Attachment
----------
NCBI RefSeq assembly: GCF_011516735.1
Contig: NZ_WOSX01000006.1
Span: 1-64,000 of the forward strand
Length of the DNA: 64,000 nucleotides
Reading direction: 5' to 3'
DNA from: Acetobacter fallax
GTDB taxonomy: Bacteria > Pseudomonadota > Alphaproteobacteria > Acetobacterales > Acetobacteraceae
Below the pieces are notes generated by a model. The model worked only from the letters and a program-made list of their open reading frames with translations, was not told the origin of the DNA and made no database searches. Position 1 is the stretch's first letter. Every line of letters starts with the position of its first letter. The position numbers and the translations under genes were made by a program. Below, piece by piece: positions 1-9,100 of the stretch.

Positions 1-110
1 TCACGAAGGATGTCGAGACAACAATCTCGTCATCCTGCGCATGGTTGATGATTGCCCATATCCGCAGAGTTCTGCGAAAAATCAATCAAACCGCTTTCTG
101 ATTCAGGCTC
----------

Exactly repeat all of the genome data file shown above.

NCBI RefSeq assembly: GCF_011516735.1
Contig: NZ_WOSX01000006.1
Span: 1-64,000 of the forward strand
Length of the DNA: 64,000 nucleotides
Reading direction: 5' to 3'
DNA from: Acetobacter fallax
GTDB taxonomy: Bacteria > Pseudomonadota > Alphaproteobacteria > Acetobacterales > Acetobacteraceae
Below the pieces are notes generated by a model. The model worked only from the letters and a program-made list of their open reading frames with translations, was not told the origin of the DNA and made no database searches. Position 1 is the stretch's first letter. Every line of letters starts with the position of its first letter. The position numbers and the translations under genes were made by a program. Below, piece by piece: positions 1-9,100 of the stretch.

Positions 1-110
1 TCACGAAGGATGTCGAGACAACAATCTCGTCATCCTGCGCATGGTTGATGATTGCCCATATCCGCAGAGTTCTGCGAAAAATCAATCAAACCGCTTTCTG
101 ATTCAGGCTC